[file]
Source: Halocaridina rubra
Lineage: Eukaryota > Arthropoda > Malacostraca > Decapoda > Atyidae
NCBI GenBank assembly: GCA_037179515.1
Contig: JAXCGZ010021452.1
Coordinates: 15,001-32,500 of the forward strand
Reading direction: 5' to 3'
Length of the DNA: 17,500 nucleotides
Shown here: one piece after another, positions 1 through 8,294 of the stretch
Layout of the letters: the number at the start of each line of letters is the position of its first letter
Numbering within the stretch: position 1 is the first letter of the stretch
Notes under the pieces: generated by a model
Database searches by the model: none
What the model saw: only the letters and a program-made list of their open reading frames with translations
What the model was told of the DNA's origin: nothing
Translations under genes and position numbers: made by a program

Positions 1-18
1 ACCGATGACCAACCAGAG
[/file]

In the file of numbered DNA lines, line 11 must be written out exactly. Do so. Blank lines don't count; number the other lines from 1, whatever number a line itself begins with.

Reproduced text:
Notes under the pieces: generated by a model